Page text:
Sometimes music can be used as a cruel tool of misdirection. Maybe there’s a light, classical even whimsical melody being played at a dinner party while the murdered slips behind the duchess and slits her throat. In this case, the music can make the murder feel that much more uncomfortable. Because a vicious act is now associated with a rather light feeling. Uncomfortable yet?

Music is often seen as the tool of television, video and er… music. Rarely is it seen as a weapon for print mediums. No other medium can establish subtext, invoke a feeling or portray thought as effectively as the written word can. That doesn’t stop with writing a scene with music. Music isn’t a weakness for writers, its just another tool in their arsenal.

And then there's the rest of the arsenal

And then there’s the rest of the arsenal

So what do you think? What makes a scene with music effective? Who does it well? How can we do it better? Please feel free to leave your thoughts in the comment section below.


Comic Book Supervillains: Victims of Consequence


Villains are notoriously hard to write, and perhaps none more so than comic book Supervillains. Suffering from the larger problem of consequence negation, villains have gone from threatening antagonist to monthly punching bags. Even world-shakers and cosmic level threats lose their luster after getting their butt’s kicked for almost 50 years. 

This is one of the biggest pitfalls comic book writers are forced to navigate around. How do you establish any real sense of danger or urgency without breaking the cardinal rule of the comic book industry: Don’t Kill the Money. After all, who’s going to make the villain that kills Spider-Man?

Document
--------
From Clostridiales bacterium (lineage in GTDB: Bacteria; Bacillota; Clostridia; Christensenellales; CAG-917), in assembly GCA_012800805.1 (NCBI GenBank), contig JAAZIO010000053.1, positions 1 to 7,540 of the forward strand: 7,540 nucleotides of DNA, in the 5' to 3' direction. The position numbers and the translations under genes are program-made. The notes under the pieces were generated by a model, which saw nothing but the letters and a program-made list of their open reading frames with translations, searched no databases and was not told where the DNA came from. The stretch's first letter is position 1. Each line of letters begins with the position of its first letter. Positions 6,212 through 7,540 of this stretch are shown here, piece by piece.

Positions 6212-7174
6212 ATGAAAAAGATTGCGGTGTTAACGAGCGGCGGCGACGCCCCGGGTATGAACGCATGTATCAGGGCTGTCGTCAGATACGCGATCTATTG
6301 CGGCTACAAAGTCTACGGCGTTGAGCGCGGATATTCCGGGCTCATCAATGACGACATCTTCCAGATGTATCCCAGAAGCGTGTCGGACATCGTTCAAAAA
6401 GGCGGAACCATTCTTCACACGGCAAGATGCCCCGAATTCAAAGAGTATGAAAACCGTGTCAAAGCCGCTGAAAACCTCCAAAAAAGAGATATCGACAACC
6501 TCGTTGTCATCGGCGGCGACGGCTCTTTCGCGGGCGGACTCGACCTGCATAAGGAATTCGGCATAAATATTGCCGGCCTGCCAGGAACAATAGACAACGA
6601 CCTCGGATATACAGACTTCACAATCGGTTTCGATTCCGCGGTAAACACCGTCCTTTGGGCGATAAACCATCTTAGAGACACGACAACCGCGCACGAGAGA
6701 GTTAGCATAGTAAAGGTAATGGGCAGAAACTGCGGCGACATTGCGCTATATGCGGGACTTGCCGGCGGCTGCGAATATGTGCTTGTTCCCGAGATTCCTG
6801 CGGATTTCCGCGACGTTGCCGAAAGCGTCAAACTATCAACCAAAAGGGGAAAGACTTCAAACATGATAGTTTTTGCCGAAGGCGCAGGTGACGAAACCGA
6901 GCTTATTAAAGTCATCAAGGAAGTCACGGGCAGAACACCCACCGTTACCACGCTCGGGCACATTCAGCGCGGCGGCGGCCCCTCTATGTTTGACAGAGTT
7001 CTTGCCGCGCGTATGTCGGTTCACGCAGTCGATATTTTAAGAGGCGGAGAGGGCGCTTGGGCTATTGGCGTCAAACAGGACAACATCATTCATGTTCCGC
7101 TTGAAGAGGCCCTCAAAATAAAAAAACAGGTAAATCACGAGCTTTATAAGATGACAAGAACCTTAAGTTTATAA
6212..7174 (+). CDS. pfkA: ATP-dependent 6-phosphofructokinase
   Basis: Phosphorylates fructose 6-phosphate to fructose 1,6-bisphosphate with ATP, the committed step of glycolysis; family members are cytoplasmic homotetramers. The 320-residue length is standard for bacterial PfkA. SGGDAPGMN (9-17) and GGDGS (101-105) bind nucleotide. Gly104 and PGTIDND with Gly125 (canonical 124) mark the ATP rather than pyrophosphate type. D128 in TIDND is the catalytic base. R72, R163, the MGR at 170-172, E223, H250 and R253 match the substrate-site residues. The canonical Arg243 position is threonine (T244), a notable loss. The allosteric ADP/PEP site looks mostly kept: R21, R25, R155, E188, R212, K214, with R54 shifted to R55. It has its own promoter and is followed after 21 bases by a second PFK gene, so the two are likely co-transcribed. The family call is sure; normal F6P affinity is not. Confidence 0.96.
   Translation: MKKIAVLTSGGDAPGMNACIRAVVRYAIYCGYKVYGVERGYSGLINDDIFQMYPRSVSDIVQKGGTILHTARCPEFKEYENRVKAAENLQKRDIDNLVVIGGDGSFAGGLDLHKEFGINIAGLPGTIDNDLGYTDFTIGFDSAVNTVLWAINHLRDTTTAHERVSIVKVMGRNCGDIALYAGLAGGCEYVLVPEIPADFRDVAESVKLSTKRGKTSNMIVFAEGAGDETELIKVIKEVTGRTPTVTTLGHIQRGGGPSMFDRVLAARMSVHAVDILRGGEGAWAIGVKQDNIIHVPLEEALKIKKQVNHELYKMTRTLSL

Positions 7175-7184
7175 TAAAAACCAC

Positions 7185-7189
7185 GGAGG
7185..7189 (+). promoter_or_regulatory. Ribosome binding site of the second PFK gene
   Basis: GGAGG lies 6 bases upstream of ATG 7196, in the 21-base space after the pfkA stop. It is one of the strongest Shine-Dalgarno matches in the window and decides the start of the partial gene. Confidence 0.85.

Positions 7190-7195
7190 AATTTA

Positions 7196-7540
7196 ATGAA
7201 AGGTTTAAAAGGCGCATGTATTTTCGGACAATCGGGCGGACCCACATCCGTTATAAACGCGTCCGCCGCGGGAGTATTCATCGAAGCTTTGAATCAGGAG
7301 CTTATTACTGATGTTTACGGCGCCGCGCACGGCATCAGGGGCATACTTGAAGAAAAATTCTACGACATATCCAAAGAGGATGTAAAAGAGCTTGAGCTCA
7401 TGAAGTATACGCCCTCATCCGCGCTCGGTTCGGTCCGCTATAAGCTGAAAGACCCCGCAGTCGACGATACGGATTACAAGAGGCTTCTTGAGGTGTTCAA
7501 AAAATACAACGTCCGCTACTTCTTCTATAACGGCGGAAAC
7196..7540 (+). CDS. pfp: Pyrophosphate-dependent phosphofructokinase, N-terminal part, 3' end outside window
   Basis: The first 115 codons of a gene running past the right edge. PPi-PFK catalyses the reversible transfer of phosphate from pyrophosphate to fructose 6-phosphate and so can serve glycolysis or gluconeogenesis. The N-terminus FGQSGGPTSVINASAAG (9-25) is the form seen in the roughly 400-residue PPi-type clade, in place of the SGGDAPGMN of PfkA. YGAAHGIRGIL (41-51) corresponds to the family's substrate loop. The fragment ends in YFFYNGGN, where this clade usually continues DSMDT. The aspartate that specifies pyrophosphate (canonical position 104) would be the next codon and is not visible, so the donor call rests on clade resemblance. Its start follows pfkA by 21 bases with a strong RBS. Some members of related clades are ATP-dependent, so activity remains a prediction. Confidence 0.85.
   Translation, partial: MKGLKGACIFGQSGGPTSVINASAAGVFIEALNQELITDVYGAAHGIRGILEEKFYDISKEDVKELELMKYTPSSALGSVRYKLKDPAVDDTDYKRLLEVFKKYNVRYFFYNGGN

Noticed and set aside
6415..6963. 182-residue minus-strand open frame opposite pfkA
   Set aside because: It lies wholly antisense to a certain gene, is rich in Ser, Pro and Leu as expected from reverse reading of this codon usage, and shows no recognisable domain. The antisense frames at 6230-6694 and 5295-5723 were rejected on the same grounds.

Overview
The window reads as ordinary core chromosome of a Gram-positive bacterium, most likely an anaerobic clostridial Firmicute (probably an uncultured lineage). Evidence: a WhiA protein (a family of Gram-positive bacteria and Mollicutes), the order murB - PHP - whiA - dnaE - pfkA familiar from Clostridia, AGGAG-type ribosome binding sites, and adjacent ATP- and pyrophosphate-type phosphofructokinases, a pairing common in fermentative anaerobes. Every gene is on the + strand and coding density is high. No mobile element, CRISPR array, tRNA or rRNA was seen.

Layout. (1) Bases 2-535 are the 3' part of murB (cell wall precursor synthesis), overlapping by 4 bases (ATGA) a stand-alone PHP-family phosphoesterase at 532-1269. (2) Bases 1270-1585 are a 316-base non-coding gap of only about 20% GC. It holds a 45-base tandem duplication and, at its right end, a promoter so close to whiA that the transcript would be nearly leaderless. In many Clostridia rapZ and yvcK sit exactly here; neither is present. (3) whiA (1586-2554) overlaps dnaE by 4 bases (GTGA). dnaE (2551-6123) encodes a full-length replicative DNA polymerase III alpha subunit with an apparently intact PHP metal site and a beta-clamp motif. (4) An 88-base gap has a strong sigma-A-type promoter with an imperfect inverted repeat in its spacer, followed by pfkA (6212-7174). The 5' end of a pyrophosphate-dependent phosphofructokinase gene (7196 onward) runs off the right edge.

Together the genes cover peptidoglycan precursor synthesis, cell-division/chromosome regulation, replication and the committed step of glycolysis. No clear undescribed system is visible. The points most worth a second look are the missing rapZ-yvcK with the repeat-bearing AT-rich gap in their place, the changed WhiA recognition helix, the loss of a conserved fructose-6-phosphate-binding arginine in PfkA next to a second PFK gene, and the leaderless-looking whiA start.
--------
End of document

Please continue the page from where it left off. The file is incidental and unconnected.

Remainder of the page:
Nobody at Marvel is going to kill Spider-Man and yes I mean actually kill him. No going back in time, no alternate time lines, no dreams, no warped reality, no “this is just one possible future”, no clones, no “dude pretending to be spider-man”. I’m talking straight up, Peter Parker, Spider-Man Earth 616 completely and utterly and permanently dead. The villain who pulls that off is going to hold a  place in every comic fan’s heart as… The villain that ended their favorite series. That writer would need to be able to justify killing off Marvel’s poster-boy, and flagship character that has in turn generated billions of dollars for the company. It’s just a stupid move from a business stand-point.

Protected by consequence-immunity and legacy, it’s really not fair for super-villains. How are they supposed to stand a chance against an enemy who is completely immune to death? How do you create a sense of danger and panic in your foes when your latest world conquest is brushed aside so effortlessly? We have villains who have been around for over 40 years who have a track record of being defeated for just as long and we’re still looking to our writers to create danger for our protagonist.